Mastering Mentoring 25 Explain Why

If you are a mentor, your primary role is to help the protégé grow by discussing techniques of leadership and explaining why these methods are effective.

It helps to remember that primary role because you have the opportunity to not only show the way but to explain why the method you are demonstrating works for you.

Real Example

Suppose you are in a staff meeting and your protégé is attending. The meeting is running kind of long, and one manager speaks up that the group seems to be mulling over the same ground several times. 

As leader of the meeting you respectfully thank the individual for bringing up the frustration and ask the rest of the group to show by a thumbs up or thumbs down if they feel the current discussion is wasting time.

The quickie vote allows you to test the feelings of the entire group without having a long discussion about it. That way you do not make the problem worse.

Later that day you enhance the learning by discussing with your protégé why you took that approach. Each individual has a unique perspective on what is going on.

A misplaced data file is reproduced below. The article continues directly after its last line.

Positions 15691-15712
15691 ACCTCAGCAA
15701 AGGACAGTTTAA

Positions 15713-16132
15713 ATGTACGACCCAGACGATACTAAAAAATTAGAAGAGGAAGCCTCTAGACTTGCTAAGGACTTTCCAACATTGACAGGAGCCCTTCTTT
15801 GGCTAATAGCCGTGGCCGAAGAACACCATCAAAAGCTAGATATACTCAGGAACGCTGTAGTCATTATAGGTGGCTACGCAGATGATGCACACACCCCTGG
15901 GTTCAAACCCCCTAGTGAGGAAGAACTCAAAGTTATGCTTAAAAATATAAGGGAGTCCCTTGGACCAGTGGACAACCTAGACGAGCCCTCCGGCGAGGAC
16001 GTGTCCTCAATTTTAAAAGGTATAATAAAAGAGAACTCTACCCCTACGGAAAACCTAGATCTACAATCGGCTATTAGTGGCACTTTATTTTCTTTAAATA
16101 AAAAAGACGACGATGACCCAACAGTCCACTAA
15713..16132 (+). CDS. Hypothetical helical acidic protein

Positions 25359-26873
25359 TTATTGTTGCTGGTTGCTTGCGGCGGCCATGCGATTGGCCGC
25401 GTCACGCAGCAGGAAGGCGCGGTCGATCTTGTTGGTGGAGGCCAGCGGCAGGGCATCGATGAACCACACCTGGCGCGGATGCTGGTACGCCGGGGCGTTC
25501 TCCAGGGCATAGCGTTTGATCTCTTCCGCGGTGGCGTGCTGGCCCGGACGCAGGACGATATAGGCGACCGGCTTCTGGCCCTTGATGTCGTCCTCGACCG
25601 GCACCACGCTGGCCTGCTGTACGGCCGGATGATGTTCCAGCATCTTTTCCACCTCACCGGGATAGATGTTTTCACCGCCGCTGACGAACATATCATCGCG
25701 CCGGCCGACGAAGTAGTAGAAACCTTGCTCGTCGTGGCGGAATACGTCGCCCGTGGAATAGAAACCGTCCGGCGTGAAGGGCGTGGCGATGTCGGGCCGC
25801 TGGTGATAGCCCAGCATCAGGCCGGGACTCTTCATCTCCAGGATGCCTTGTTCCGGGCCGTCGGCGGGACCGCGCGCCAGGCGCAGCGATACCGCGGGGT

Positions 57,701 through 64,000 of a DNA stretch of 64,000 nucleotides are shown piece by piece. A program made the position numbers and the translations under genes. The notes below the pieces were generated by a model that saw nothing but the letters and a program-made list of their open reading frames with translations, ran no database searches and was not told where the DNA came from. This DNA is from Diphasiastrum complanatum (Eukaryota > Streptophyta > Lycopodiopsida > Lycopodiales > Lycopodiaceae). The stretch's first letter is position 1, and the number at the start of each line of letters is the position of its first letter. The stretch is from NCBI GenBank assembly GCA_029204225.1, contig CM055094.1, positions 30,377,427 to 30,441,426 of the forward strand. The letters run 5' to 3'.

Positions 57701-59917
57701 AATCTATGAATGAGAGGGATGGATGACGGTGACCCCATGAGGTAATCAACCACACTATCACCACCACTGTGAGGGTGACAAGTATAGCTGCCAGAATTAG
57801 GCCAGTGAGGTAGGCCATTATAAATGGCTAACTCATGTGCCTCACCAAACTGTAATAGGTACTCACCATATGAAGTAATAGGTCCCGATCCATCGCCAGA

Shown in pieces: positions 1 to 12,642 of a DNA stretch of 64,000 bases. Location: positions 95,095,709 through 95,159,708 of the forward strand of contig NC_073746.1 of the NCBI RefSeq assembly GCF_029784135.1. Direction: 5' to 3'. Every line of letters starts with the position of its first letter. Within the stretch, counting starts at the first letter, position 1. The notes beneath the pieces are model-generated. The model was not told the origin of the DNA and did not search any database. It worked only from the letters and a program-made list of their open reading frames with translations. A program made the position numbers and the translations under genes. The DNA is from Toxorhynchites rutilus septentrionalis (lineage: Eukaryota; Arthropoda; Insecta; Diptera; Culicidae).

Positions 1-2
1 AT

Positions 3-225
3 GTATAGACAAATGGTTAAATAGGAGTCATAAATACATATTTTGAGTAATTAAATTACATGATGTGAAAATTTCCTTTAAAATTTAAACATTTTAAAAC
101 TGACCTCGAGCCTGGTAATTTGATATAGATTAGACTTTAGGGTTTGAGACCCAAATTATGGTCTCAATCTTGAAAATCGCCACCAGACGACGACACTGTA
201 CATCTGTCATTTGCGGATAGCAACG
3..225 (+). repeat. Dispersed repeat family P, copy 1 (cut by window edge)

It could be that the individual who complained was the only one in the room that felt things were moving too slowly. Alternatively, most of the other managers might agree with the complaint. 

It was important to compliment the complainer and thank him before asking the opinions of the rest of the group.  An individual should never feel punished for sharing his perspective. 

By first being gracious, you upheld trust with the vocal individual while making it possible to test the wishes of the group.

Base Behaviors on Team Values

You should also point out that one of the team values is that we show respect for one another. By allowing anyone in the group to speak out when he or she feels something is not going well and praising that action, you are modeling the value of respect, so that also enhances the trust as well. 

What you are doing is demonstrating to the protégé that the team values will always be followed. When you take an action that models a value, take the time to explain it consciously to the protégé so he gets the idea of how it looks in real life. 

Bob Whipple, MBA, CPTD, is a consultant, trainer, speaker, and author in the areas of leadership and trust.  He is the author of: The Trust Factor: Advanced Leadership for Professionals, Understanding E-Body Language: Building Trust Online, Leading with Trust is Like Sailing Downwind, and Trust in Transition: Navigating Organizational Change.  Bob has many years as a senior executive with a Fortune 500 Company and with non-profit organizations. 

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